Israel Immersion Internships for Career-Minded Individuals
During his years fostering America-Israel relations for the Jewish Agency for Israel, Ilan Wagner noticed that thousands of Jewish youths visited the Jewish state on Birthright Israel or other young adult programs, but few returned. For college students, leisure travel takes a backseat to career-building. “And yet we know that having two or more experiences in Israel is important to solidifying Jewish identity,” Wagner said.
His solution was Onward Israel, launched in 2012 as a Jewish Agency project to coordinate subsidized summer internships in Israel for young Americans. (It has since become independent and derives its funding from a host of sources.) “People wanted a real experience, working, living—not chaperoned but independent,” said Wagner, Onward’s founding president and CEO. The program, which partners with local federations, Jewish campus groups and Israeli employers and which houses interns in shared residences, “really seems to meet a need.”
That need is more acute among Reform, Conservative and unaffiliated Jews—90 percent of Onward participants—for whom fewer tailored, in-depth Israel programs exist. Onward targets second-time visitors ready to explore beyond tourism: 65 percent are alums of Birthright Israel, whose core program is for ages 18 to 26. Onward’s first cohort enrolled 265 students, most college-aged, though the program is open to 19- to 27-year-olds. In 2019, more than 2,800 headed overseas, with three applicants for each English-speaking internship in settings as varied as tech startups, Hadassah hospitals and arts organizations.
One was Julia Lawlor, a Fordham University chemistry major who interned last summer at the dental research lab at Hadassah Hospital in Ein Kerem.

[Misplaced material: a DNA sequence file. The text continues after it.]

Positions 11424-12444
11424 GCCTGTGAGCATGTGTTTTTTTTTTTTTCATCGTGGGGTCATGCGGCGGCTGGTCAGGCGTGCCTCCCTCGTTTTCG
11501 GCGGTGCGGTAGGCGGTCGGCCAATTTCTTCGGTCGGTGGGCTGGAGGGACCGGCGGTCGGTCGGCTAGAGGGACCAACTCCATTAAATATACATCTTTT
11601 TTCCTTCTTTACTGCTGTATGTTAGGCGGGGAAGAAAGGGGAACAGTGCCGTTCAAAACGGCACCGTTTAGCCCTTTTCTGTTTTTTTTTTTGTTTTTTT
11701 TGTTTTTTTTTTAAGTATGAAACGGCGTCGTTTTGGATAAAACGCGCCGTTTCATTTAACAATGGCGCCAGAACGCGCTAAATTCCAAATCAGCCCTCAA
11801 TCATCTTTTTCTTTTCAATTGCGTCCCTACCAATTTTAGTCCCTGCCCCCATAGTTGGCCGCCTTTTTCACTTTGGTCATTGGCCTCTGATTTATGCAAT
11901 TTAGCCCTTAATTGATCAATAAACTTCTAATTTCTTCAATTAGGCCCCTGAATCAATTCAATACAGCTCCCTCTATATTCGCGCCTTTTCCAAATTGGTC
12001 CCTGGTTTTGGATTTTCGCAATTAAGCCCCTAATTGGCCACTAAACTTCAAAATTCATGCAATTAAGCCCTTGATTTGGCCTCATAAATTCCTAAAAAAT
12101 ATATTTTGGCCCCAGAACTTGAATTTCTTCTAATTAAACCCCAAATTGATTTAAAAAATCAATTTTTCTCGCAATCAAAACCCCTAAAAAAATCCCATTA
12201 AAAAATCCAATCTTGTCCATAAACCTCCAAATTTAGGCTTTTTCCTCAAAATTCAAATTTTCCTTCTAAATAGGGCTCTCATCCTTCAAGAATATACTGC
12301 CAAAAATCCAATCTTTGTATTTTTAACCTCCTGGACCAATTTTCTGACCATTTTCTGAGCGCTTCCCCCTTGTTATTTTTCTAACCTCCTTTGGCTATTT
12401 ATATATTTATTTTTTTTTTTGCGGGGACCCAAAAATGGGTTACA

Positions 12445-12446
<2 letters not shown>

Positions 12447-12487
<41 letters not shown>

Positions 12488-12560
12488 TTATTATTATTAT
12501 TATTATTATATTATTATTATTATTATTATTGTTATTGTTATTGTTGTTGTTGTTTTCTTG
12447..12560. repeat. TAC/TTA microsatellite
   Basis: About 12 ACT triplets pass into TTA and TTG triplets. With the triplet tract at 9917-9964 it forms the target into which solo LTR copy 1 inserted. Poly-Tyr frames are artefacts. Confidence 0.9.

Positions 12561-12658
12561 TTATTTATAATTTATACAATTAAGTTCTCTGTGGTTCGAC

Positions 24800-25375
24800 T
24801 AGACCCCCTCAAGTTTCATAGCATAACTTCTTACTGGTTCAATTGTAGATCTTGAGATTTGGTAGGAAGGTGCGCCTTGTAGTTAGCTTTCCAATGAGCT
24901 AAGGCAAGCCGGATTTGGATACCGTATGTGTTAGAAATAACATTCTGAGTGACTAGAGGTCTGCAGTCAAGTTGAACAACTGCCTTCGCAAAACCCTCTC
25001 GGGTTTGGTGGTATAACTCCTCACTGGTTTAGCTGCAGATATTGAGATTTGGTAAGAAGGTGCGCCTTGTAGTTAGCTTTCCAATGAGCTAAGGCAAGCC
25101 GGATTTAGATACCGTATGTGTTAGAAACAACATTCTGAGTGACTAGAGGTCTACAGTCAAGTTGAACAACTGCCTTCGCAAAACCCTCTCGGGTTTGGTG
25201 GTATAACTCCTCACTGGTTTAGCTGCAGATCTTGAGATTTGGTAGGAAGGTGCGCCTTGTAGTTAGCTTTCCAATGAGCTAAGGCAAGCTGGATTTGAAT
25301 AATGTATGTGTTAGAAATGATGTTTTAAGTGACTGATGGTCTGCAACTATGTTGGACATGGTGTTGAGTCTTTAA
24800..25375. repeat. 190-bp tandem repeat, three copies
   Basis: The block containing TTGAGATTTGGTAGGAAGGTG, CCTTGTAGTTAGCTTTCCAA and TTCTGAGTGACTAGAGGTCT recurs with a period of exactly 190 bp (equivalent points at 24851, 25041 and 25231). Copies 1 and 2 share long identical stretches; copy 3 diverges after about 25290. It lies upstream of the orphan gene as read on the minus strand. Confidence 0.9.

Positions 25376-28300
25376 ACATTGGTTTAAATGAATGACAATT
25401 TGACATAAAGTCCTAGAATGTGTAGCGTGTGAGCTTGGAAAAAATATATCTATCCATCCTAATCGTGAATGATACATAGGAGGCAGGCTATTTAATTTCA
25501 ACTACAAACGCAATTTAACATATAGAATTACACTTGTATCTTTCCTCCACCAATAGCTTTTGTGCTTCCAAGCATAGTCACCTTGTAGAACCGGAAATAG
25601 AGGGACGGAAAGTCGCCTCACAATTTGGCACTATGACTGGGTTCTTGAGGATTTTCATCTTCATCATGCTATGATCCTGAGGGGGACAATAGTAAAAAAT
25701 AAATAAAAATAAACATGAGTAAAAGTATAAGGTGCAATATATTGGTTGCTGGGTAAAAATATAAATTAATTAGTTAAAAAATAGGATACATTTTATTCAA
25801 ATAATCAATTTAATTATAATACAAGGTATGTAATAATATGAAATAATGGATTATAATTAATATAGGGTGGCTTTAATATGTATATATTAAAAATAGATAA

“I was able to jump right into the research in a lab setting,” Lawlor said. “I was incredibly fortunate to participate in such meaningful work before I even graduated.”
Amid the uncertainties that college students faced this spring, as they finished their academic year through remote learning to combat the spread of Covid-19, Onward was forced to cancel its regular slate of North American in-person internships for this summer. Instead, the program is offering seven-week remote internships with various Israeli companies. Onward is still hoping, if travel conditions permit, to run on-site fellowships—in education and advocacy, business, high tech and marketing—later this summer.
Indeed, adaptability is a key component of the Israeli business world—whether redrafting the scope of internships or innovating in a cutting-edge marketplace.
Wagner said Israel’s informal work culture lends itself to hands-on training. “At a startup, you might work next to the CEO, have dinner at their house,” he noted. Immersion in real-world situations allows interns to “learn resilience and understand Israel in a more nuanced way than before,” Wagner added, noting that alums report overall greater Jewish engagement than their college peers. “It’s not a classroom; they’re living it.”